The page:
Few subsidiaries at Alphabet Inc. inspire as much curiosity as Google X, now called simply “X.” X is the company’s innovation lab, where ambitious but far-fetched tech ideas are pitched, tested, and either come to life or are ultimately killed. It’s where Google’s self-driving car concept was developed, where giant internet access balloons were conceived, where glucose-monitoring contact lenses were first experimented with, and where burrito-delivering drones are part of a beta test for bigger things.
And while more than 250 employees are behind these far-fetched projects, for the past five years the face of X has been Astro Teller, the so-called “Captain of Moonshots.”
Teller has the CV of a mad scientist: he has degrees in computer science, symbolic and heuristic computation, and a PhD in artificial intelligence from Carnegie Mellon University. After his time in academia, he founded health-tracking company Body Media (acquired by Jawbone) before joining Google X. With his goatee, ponytail, and the Rollerblades he wears everywhere, all day, Teller has become one of Google’s most recognizable characters. He is a published author of both fiction and nonfiction books; he gives TED Talks.
But for someone so heavily involved in futuristic projects, Teller stubbornly refuses to predict the future. For him, X is not a lab that churns out immediately useable technology or marketable products, but a place where innovation is “systemized” — imagine Henry Ford’s assembly line, but for ideas. He’s less inclined to prognosticate about solutions than he is to talk about the problems that will need to be addressed in the future — whether it’s the “meta problem” of climate change; the threats and promises of artificial intelligence; or just how, exactly, society’s acceptance of new technology will match the rapid pace of innovation.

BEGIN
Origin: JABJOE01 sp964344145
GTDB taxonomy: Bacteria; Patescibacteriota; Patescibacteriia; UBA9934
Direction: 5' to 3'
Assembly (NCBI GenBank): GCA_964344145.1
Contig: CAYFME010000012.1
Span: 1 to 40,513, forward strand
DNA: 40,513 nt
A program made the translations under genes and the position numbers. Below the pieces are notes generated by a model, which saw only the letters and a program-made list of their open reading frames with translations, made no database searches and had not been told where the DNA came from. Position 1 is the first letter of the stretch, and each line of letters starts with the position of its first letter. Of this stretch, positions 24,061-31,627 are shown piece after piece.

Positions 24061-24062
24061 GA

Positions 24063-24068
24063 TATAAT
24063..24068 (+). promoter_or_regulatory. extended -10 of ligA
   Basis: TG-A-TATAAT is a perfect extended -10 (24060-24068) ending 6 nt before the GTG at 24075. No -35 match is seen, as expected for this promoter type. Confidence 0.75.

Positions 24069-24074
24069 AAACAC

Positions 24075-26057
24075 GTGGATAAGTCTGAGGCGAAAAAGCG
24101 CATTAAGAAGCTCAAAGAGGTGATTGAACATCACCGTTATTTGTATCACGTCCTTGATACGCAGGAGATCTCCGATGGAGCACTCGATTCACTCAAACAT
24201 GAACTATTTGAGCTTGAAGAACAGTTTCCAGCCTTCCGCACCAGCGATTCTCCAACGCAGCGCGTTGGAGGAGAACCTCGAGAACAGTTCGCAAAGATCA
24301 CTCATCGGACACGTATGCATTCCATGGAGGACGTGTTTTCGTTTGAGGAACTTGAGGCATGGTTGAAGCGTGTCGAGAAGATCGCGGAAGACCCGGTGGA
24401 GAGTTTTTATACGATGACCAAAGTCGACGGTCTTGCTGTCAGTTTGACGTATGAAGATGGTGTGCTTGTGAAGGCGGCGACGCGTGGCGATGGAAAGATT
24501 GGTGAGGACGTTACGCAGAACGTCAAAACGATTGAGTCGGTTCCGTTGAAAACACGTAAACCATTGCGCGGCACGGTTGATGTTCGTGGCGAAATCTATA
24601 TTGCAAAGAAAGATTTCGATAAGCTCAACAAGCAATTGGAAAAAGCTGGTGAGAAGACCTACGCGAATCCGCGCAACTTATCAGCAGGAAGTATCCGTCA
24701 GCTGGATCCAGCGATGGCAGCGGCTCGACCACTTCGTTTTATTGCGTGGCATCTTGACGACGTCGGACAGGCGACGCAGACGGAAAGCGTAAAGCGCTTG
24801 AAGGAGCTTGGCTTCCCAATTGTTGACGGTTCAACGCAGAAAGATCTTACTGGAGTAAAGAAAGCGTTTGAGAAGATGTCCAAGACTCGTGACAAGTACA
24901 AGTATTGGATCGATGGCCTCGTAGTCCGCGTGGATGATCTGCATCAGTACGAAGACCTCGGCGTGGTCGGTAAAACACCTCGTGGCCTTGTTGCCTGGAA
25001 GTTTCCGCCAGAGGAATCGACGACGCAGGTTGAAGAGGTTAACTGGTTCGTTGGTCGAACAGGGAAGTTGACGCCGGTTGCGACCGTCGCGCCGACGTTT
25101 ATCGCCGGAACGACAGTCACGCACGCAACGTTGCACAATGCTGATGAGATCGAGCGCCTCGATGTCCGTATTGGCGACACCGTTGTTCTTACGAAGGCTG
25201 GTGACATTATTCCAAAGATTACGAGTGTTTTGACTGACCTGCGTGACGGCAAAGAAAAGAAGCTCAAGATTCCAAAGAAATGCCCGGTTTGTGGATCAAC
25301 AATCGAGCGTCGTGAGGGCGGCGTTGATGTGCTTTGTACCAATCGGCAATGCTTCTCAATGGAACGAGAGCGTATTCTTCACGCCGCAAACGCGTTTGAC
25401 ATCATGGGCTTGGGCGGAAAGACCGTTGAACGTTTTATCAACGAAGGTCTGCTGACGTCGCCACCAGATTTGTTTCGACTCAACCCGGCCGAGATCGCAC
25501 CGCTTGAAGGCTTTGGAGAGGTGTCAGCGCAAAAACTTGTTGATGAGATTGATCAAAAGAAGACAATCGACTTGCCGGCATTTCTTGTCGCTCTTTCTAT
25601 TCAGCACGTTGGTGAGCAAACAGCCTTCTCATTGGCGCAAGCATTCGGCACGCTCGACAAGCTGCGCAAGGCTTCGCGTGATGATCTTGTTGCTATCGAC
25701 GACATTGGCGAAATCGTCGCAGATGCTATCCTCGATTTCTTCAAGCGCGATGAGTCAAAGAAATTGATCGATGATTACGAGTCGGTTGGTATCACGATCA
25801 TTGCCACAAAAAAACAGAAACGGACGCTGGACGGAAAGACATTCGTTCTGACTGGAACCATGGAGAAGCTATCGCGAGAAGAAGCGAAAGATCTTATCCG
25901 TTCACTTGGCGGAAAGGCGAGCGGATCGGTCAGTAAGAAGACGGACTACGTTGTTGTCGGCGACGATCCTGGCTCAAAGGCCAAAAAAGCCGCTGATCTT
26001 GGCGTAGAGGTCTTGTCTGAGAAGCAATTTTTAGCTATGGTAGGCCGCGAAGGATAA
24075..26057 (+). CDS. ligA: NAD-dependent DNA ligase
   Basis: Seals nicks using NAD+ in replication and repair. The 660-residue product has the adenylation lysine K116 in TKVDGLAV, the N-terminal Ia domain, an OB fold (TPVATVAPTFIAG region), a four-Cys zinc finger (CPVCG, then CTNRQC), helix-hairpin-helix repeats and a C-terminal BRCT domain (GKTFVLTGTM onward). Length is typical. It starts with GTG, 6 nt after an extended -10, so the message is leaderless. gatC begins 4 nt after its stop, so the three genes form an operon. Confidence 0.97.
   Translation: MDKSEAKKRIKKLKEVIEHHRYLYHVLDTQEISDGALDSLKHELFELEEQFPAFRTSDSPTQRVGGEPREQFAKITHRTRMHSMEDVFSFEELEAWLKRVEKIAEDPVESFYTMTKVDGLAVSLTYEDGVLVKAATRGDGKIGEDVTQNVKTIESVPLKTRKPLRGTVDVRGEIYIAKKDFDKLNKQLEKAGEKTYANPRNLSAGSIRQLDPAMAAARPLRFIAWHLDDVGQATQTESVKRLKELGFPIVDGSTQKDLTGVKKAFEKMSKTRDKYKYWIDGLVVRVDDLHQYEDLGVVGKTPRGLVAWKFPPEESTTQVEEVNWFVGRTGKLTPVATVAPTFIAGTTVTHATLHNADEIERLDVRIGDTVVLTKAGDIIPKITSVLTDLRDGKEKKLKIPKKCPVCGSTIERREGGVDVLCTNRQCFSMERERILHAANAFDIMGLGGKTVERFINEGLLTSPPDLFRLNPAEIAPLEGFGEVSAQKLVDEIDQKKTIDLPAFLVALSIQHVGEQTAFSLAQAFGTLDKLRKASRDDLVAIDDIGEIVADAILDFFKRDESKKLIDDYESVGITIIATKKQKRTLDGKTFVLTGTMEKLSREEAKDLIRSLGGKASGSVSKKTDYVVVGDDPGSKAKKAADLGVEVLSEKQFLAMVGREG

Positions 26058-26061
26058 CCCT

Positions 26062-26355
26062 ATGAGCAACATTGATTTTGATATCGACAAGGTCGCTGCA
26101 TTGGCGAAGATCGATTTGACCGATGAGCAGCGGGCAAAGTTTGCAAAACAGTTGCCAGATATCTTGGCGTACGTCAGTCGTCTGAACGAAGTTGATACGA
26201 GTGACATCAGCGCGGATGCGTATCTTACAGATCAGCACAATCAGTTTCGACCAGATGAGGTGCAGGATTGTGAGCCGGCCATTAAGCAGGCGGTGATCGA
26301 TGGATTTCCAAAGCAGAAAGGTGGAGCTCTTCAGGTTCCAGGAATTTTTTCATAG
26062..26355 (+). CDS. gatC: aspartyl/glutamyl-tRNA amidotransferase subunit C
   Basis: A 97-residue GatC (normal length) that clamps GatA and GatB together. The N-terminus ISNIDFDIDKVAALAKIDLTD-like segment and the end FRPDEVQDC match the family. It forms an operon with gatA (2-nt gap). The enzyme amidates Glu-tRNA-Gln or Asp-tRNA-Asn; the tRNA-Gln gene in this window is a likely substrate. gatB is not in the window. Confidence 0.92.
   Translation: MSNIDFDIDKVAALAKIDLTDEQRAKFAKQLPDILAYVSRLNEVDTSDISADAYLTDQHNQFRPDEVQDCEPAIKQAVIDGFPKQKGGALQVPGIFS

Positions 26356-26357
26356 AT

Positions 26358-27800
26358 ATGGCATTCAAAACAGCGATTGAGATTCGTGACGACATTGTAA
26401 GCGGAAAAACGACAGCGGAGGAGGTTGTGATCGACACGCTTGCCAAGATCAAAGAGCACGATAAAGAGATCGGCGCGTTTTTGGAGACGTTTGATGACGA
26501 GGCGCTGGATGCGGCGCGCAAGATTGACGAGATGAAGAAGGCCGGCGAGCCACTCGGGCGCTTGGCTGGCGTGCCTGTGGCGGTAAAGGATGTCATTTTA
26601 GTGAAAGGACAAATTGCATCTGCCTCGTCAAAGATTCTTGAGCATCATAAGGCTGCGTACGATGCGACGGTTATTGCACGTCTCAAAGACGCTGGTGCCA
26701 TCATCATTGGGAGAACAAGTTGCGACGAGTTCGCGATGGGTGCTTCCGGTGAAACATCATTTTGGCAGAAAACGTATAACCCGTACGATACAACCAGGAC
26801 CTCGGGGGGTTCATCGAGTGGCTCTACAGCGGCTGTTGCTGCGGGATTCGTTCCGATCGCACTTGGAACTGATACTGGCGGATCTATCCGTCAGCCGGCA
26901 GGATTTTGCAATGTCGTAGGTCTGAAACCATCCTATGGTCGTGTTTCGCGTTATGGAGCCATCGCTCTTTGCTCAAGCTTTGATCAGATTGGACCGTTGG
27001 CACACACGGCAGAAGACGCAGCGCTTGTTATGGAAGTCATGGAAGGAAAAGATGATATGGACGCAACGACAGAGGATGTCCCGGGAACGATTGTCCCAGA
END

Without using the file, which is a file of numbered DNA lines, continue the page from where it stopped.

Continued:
What does a day look like five to 10 years from now?
The real answer is I don’t know, and much more importantly, I don’t think anyone knows. Trying to prognosticate is a very dangerous business. It’s good for people who are on the speaking circuit, but there isn’t any evidence that anyone is any good at it.
The way I would like to function, the way I think most of us here at X function, is to focus instead on asking the questions for the kinds of futures that we imagine might be possible. How fast can we discover that we’re wrong, get rid of those ideas or evolve them from where they currently are, to correctly pointed ideas?
You’ve been quoted as saying that your team doesn’t fall in love with solutions, you fall in love with problems. Five to 10 years from now, what are our biggest problems?